Do you really want to know what’s in your McDonald’s french fries? Grant Imahara of Myth Busters decided to find out.
Imahara went directly to the McDonald’s processing plant, where he thankfully learned that the the fast food chain’s much loved fries indeed contained spuds. The other ingredients, however, are quite worrisome, to say the least. Included in the list of 19 ingredients are dimethylpolysiloxane, a form of silicone found in Silly Putty, tertiary butylhydroquinone (TBHQ), a petrol-based chemical, and hydrogenated soybean oil, which is a manufactured form of trans fat.
According to “Food Babe” Vanni Hari, dimethylpolysiloxane is a chemical used in aquarium tank sealants, mold release agents and hair conditioners. In some cases, she explains, it even contains formaldehyde, a highly toxic chemical associated with brain damage, cancer, allergies and auto-immune disorders.
It’s also interesting to note that McDonald’s fries sold to U.S. customers are said to be worse than those made in Europe. Hari writes that, compared to the U.S., french fries in the UK are primarily made of a few basic ingredients such as potatoes, vegetable oil, and some sugar and salt.
“How can McDonald’s make french fries with such an uncomplicated list of ingredients all over Europe, but not over here?” she asked. “Why do McDonald’s french fries in the U.S. have to have an ‘anti-foaming’ agent? Do the [B]rits like extra foam? No, they don’t, Europe actually regulates this ingredient because they know this man-made chemical was never intended to be consumed by humans. This whole time [McDonald’s] has known about this and chooses to continue to serve [its U.S.] citizens silly putty.”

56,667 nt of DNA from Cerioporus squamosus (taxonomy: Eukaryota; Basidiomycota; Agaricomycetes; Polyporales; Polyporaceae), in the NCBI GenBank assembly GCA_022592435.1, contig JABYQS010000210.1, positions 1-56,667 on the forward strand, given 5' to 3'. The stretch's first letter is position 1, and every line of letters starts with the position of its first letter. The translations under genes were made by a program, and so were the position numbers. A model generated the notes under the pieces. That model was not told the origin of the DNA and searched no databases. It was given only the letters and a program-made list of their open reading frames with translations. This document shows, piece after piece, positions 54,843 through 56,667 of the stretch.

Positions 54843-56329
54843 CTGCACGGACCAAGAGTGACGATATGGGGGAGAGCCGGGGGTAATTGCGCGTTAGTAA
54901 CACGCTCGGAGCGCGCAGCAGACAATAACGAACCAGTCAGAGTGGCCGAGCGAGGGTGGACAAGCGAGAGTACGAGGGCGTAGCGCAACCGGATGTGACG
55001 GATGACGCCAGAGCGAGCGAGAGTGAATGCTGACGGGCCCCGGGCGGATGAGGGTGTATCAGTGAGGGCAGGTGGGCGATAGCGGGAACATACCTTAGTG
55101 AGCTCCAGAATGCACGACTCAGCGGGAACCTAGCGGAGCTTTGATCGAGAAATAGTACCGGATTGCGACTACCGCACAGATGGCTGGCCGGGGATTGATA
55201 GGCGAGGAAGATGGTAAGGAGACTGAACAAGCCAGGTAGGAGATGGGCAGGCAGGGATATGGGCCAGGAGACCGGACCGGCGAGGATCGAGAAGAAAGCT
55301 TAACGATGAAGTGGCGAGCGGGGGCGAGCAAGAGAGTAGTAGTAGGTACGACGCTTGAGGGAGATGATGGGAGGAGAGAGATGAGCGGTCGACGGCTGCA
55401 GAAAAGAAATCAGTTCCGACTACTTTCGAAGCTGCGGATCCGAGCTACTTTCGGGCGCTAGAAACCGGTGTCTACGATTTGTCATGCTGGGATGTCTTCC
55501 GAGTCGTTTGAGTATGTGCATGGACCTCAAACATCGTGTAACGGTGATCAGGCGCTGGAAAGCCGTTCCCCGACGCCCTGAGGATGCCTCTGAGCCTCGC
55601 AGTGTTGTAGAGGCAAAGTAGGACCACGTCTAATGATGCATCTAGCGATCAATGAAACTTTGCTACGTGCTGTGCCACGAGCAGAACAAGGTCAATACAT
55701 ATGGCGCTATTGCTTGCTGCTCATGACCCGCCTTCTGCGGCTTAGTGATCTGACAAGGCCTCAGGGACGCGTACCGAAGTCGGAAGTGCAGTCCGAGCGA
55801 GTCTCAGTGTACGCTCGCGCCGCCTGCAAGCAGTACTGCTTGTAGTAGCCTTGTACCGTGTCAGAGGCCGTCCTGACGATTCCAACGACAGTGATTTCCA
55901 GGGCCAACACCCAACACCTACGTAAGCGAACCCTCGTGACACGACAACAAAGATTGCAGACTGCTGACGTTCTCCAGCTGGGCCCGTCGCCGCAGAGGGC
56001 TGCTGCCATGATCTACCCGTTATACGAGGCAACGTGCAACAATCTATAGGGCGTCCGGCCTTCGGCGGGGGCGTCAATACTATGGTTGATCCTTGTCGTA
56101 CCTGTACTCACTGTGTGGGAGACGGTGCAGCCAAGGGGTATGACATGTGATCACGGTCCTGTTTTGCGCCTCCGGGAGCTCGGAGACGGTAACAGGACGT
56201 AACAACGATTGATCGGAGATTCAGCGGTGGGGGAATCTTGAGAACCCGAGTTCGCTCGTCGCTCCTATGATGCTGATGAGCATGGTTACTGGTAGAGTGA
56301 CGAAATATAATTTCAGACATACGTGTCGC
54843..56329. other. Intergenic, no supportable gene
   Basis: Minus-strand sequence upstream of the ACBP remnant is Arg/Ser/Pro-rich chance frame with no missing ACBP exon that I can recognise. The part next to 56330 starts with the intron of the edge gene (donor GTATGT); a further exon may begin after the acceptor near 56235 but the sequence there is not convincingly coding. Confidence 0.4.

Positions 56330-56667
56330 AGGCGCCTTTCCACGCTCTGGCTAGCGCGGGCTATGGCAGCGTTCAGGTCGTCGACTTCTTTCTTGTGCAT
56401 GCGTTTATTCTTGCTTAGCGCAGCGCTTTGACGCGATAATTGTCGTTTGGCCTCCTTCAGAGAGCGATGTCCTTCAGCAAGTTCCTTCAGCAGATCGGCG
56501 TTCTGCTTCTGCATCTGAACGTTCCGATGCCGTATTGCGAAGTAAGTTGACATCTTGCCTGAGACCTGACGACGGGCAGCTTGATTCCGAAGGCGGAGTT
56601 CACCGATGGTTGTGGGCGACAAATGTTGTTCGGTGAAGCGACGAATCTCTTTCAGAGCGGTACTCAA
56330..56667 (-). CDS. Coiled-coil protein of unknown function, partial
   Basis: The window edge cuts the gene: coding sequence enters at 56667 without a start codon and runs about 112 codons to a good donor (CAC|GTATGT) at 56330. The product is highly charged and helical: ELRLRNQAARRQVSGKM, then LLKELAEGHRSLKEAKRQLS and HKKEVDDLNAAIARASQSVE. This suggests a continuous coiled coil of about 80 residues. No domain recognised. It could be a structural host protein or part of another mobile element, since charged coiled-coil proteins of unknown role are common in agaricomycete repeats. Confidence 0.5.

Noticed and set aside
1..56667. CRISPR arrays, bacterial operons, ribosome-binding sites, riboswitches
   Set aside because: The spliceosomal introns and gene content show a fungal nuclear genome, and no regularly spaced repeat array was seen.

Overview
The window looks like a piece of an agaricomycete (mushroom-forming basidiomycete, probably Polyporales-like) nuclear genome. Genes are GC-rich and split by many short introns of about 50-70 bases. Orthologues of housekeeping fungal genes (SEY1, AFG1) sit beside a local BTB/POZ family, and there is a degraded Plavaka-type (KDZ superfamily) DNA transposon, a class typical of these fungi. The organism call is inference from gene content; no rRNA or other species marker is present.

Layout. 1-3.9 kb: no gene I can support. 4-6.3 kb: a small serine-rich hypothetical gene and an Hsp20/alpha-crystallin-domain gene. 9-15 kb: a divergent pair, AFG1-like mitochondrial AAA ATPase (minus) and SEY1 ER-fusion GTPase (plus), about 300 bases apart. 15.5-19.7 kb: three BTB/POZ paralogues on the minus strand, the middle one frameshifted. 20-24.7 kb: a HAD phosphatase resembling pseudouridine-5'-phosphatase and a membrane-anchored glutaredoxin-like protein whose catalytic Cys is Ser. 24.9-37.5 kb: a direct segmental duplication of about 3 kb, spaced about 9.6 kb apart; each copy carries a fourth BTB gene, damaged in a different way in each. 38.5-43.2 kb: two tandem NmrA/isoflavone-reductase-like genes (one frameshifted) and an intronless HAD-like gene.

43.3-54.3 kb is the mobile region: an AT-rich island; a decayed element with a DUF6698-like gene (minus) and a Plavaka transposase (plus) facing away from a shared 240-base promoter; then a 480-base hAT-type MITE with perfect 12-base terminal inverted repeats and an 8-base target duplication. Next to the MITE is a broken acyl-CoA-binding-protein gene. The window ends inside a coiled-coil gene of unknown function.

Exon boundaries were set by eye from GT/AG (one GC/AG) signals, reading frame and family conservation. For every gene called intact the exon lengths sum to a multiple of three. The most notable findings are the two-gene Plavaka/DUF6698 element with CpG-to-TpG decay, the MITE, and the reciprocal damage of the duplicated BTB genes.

There’s also the issue of tertiary butylhydroquinone (TBHQ). While makers of TBHQ claim that it’s a type of phenol “used to stabilize foods, fats and vegetable oils against oxidative deterioration,” thereby extending their storage life, this ingredient is also found in everything from perfumes to biodiesel.
“It is also used as a corrosion inhibitor in biodiesel. In perfumery, it is used as a fixative to lower the evaporation rate and improve stability. It is also added to varnishes, lacquers, resins, and oil field additives. Both the European Food Safety Authority (EFSA) and the United States Food and Drug Administration (FDA) have evaluated TBHQ and determined that it is safe to consume at the concentration allowed in foods,” its manufacturers claim.
Finally, we have hydrogenated soybean oil, also referred to as the “silent killer.”
Like TBHQ, it’s also used in the food industry to prolong shelf life. However, according to a report by researchers at the Harvard School of Public Health and the Brigham and Women’s Hospital in Boston, at least 100,000 cardiac deaths that take place annually in the United States could have been prevented “if people replaced trans fat with healthier non hydrogenated polyunsaturated or monounsaturated oils.”
Now, after looking at all these ingredients, are you sure you still want McDonald’s fries with your meal?